Decibrity Playlist: Cynic

Just a quick listen to Cynic would reveal that Paul Masvidal and company probably have pretty eclectic musical tastes. Given that the band dropped its third full-length, Kindly Bent To Free Us, last month, the guitarist/vocalist was kind enough to pass along a medley of recent (and fairly nostalgic) listens. As he explains, “Playlists have been updated on average a weekly to biweekly basis depending on how much listening I’m doing. The list below is in no particular hierarchy or intentional order other than [picks] two and three due to their relationship.” We’d also be remiss if we neglected to point out that the man also has a soft spot for Meshuggah.
Pick up a copy of the Decibel HOFers’ latest album here.

Johann Sebastian Bach–Fugue In B Minor BWV 951 (played by Glen Gould)
The Bach fugues have been on constant rotation in my house for about 10 days now. Each and every fugue is a masterpiece of composition. Bach cleans out and essentially resets my ears. I feel better listening to these works in ways I can’t describe, they’re just good for my health and my brain in particular. Of course Glen Gould is considerably one of the greatest interpreters of Bach on piano, which lifts the whole experience even further into cosmic transcendent beauty.

John Lennon–John Lennon/Plastic Ono Band (1970)
John gives us his heart on this record. Beginning with the opening track “Mother”, which grabs hold and doesn’t let you go…arrestingly alive. Check out “Working Class Hero”, the brutally honest “Love” and then there’s the epic “Well Well Well” where we’re gifted with the classic primal-scream-therapy ending that evokes tremendous psychic pain. This is living sonic art.

Tame Impala–Lonerism (2012)
In line with the Lennon kick and directly influenced by the Beatles, here comes Tame Impala with some modern nostalgic psychedelic yumminess. I love the free spirit TI shares with its music. They have a relaxed quality to their songs that makes them feel like friends you want to hang out with. Good vibes all around. Vibe to “Apocalypse Dreams”, “Nothing That Has Happened So Far Has Been Anything We Could Control” and “Music To Walk Home By”.

The Bulgarian State Television Female Vocal Choir’s “Kalimankou Denkou” [The Evening Gathering]” (from 1975’s Le Mystère des Voix Bulgares [The Mystery of Bulgarian Voices])
I’ve been a big fan of this choir since 1988’s Le Mystère des Voix Bulgares, volume II. The harmony is so unbelievably sophisticated and delivered from an ecstatic state. They morph into a singular complex voice whispering timeless truths into my ear; life is here to wake you up and to engage your heart. I am a spiritual being having a human experience. Blagodarya Le Mystere des Voix Bulgares, blagodarya.

Atoms For Peace’s “Before Your Very Eyes…” (from 2013’s Amok)
The grooves on this record are across the board so damn hip. Loaded with sweet subdivisions falling in all the right spots. I love the deceptive elasticity of this approach to arrangement. It feels like Thom Yorke’s dropped down into his body and surrendered to the rhythm and his vibrant rhythm section. Massive soaring melodic motifs over repetitious syncopated grooves simply transport me. Delicious postmodern electronic rock.

Steve Reich–Music For 18 Musicians (written 1974-1976)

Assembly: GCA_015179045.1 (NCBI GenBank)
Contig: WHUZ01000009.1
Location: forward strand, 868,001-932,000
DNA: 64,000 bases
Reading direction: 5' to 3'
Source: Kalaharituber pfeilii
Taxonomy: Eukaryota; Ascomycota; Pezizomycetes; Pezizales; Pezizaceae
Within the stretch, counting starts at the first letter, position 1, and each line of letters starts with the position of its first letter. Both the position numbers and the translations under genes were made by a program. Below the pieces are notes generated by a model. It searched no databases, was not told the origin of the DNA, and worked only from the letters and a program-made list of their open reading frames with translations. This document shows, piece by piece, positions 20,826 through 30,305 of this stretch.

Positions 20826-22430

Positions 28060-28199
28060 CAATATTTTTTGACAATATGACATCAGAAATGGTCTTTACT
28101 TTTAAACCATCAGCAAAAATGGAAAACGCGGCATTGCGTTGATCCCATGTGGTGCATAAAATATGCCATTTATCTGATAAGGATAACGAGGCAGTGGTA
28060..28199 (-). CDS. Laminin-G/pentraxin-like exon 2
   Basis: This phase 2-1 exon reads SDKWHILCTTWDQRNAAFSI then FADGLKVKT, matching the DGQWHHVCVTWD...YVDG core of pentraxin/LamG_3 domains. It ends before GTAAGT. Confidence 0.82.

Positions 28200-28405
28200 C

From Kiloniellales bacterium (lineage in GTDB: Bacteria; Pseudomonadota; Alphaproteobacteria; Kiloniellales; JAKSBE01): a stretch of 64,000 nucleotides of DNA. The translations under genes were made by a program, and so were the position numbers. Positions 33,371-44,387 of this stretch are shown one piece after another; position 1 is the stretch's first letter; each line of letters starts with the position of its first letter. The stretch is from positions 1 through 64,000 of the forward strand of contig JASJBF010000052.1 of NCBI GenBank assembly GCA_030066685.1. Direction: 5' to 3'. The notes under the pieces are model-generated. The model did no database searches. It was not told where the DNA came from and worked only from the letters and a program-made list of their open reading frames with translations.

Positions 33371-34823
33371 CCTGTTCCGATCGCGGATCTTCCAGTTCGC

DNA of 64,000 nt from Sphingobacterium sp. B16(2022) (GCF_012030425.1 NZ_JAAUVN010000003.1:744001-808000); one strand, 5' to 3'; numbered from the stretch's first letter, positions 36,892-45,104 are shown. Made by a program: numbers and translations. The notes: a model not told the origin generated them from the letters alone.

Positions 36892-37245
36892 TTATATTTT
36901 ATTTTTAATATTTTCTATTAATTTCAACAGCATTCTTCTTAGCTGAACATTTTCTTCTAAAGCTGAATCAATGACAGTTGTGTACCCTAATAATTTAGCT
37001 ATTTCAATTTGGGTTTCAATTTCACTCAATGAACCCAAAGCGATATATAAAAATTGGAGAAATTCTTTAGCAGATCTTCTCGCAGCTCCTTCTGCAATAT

Organic acoustic synthesis with no dominant voice. The construction and deconstruction of rhythmic patterns. Gives me that Frippy feeling and a touch of King Crimson’s prog sensibilities. It’s the sound of life pulsating through my veins; sonic acupuncture, meridians, vibrating and cycling through the nervous system, healing the body. Pushes me into heightened mental states as if in a meditation practice where we arrive at an equilibrium. One hasn’t necessarily arrived anywhere, but a level of surrender and acceptance is present as if you let go enough to allow this space to arise. I’m hypnotized and transported into a new energy field where new life forms appear. Gravity is an illusion. Woah, here we go!

Caetano Veloso and Gal Costa–Domingo (1967)
One of my all time favorite Brazilian jazz records. The songs are raw, pure, elegant and honest. Makes me want to get cozy, take a deep breath and touch intimacy with my lips and finger tips. “Coração Vagabundo”, the opening track, says it all. The melodies are magic. Let yourself get lost in these short little heart-fueled lullabies.

Bob Dylan–Blonde On Blonde (1966)
My favorite Dylan record. The sound of letting go and letting life in. I trust in the integrity of this moment. I trust in life as it is. Thanks Bob. Check out “Sad Eyed Lady Of The Lowlands”.

*Order Kindly Bent To Free Us here.

**Past entries include:

Junius (Part 1) (Part 2)
East Of The Wall
Drugs Of Faith
SubRosa (Part 1) (Part 2)
Vattnet Viskar
Orange Goblin
God Is An Astronaut
Primitive Man
Scale The Summit
Mikael Stanne (Dark Tranquillity) (Part 1) (Part 2)
Mouth Of The Architect
Kings Destroy
Call of the Void
Saint Vitus Bar
Soilwork (Dirk Verbeuren) (Björn Strid)
Inter Arma
Helen Money
Misery Index
Ancient VVisdom
Holy Grail
Rotten Sound
Ancestors (Part 1) (Part 2)
Kowloon Walled City (Part 1) (Part 2)
Aaron Stainthorpe (My Dying Bride) (Part 1) (Part 2)
Early Graves
All That Remains
Bison B.C.
A Life Once Lost
Fight Amp
Witchcraft (Ola Henriksson) (Magnus Pelander)
Vision of Disorder
Anders Nyström (Katatonia) (Part 1) (Part 2)
“Best of” Rush (Part 1) (Part 2)
Shadows Fall
Greg Mackintosh (Paradise Lost) (Part 1) (Part 2)
“Best of” Meshuggah
Barren Earth
Shane Embury (Napalm Death) (Part 1) (Part 2)